ShareFacebook Twitter AddThis
There is a saying in Italian that goes “there’s no waste on a pig”, which testifies to the versatility of the various parts of this animal.
Indeed, there are numerous popular recipes ready to confirm this belief, which use parts that are more affordable than tasty pork loin or succulent pork shank. One such ingredient is the pig trotters, which is none other than the animal’s foot. Generally considered only fit for binning, it can actually be an authentic delicacy.
It is difficult to trace the exact origin of recipes for pig trotters because, in actual fact, they have been widely adopted since time immemorial in all of the poorest regions of the Italian peninsula. They were often part of the cuts used to pay the peasants who farmed the lands of rich aristocrats, or those who helped slaughter the pigs. The best cuts went to the nobles, the poor cuts went to the poor. Practically worthless cuts required inventiveness in the form of a variety of recipes to give them flavour.
In truth, pig trotters have plenty of flavour themselves: owing to their structure, when correctly cooked, they regale a sweetish taste and a velvety consistency that is delectable. Also for this reason, they have become a favourite ingredient among acclaimed chefs, keen to discover and reinterpret the ingredients of simple peasant fare.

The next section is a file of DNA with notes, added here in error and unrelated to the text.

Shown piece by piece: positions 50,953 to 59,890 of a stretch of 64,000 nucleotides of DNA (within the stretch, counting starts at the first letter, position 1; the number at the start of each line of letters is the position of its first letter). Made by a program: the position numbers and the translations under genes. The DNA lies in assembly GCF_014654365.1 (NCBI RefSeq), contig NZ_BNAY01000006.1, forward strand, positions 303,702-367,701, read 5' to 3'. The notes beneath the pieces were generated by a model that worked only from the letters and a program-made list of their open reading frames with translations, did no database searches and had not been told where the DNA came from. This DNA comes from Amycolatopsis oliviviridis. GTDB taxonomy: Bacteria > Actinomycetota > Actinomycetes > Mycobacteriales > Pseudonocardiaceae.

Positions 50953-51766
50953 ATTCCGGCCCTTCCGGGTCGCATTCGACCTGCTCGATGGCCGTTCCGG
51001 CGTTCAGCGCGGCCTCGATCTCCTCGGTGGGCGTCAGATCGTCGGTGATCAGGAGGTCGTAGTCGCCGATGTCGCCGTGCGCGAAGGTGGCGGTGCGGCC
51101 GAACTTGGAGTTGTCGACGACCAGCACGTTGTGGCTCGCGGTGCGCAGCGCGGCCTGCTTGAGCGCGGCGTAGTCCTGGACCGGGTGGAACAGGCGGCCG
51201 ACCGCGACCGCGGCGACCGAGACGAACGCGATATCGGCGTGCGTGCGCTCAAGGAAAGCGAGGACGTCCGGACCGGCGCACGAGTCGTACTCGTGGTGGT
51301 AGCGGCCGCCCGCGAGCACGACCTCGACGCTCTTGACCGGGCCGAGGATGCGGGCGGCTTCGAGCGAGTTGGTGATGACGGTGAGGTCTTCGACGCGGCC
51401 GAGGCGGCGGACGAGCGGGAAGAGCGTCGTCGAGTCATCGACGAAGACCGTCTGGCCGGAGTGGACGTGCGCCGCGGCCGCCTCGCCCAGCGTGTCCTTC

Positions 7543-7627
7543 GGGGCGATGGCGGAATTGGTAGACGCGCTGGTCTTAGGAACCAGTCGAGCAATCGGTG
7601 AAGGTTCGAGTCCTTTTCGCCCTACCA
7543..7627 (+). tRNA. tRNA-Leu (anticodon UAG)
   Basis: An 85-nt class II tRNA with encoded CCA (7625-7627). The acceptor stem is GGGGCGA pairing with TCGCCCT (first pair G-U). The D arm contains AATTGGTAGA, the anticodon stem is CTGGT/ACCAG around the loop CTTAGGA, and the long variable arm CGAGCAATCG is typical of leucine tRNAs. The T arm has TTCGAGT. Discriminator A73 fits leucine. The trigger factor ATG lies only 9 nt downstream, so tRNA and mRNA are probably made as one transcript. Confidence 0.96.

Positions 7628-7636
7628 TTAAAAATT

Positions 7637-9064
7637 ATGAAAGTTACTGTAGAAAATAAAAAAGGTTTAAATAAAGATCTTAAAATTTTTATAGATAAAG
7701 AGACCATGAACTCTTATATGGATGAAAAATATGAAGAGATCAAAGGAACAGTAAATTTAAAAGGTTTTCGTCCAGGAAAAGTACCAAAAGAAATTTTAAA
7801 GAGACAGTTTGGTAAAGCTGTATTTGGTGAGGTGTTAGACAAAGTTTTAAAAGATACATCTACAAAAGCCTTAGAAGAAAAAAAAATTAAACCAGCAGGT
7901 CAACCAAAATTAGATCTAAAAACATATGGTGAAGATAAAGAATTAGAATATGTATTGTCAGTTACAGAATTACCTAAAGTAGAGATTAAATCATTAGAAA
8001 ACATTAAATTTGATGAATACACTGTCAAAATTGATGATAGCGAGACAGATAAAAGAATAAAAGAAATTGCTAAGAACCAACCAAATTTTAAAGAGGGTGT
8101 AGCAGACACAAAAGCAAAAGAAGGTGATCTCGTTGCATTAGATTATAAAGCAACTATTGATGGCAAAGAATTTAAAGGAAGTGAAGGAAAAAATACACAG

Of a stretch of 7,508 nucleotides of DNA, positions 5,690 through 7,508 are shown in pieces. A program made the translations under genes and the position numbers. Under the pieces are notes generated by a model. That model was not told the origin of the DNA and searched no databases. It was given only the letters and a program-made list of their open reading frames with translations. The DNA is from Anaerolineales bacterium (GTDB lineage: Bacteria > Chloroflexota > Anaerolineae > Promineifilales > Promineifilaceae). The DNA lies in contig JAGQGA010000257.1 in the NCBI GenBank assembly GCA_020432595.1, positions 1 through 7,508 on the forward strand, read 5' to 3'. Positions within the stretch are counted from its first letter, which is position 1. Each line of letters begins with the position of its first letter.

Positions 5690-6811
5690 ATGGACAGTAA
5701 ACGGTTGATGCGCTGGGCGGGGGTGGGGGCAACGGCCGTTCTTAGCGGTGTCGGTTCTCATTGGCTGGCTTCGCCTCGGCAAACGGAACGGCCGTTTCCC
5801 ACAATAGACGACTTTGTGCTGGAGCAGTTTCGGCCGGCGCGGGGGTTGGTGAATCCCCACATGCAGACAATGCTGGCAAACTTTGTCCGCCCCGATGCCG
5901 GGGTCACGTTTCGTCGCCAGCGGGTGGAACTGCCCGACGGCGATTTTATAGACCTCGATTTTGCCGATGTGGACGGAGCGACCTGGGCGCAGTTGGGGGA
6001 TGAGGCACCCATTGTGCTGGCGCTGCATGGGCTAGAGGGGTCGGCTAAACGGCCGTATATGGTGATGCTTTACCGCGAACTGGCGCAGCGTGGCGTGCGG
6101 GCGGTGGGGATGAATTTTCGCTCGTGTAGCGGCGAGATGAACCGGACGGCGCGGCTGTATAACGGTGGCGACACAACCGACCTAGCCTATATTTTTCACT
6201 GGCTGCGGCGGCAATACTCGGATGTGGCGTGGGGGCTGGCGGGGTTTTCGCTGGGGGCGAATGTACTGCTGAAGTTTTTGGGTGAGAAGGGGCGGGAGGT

As mentioned above, pig’s trotters are the feet and therefore part of the lower limbs of a heavy animal on the move. Consequently, these body parts are basically made up of tendons and fatty skin (the pork rind we are all so fond of). This leads to an initial consideration: they need to be cooked at length because they are rich in collagen, which is a protein. If you love bone stock, you will know that it owes its rich consistency and flavour to collagen. It is also thanks to collagen that the broth left over from cooking pig’s trotters makes an excellent jelly for use in savoury dishes with aspic.
What remains in the saucepan, at this stage, is a very well balanced food, in which the now tender tendons are combined with the tasty “melt in the mouth” pork rind. These are the basic principles but now let’s learn how to cook pig’s trotters correctly.
How to cook pig trotters
The preparatory steps are of fundamental importance. The trotters need to be accurately washed a first time, then dried and passed quickly over the gas flame to burn the inevitable hairs.
Now rinse them again and place in a saucepan covered with water, together with cooking salt, carrots, celery and onion. When they come to the boil, lower the heat to minimum and cook at length. There is no set time because they can vary a good deal according to size and collagen content but, in any case, no less than three hours. Some prefer to use a pressure cooker for about one hour but this method makes it difficult to judge whether or not the trotters are well cooked, which is normally done by pricking them with a fork.
When ready, they should be strained and served immediately accompanied with horseradish and boiled vegetables, or oven baked radicchio. Some go further than this and put the strained and deboned trotters into an oven dish, sprinkled with breadcrumbs, a trickle of oil and parmesan, ready to be popped into an oven preheated to 200°C for about half an hour.
This is a most appealing and somewhat more elaborate dish, ideal for serving to those who are a little less keen to try the cheaper cuts. For all others, follow the golden rule: “humble food, simple cooking”. Your palate will thank you for it.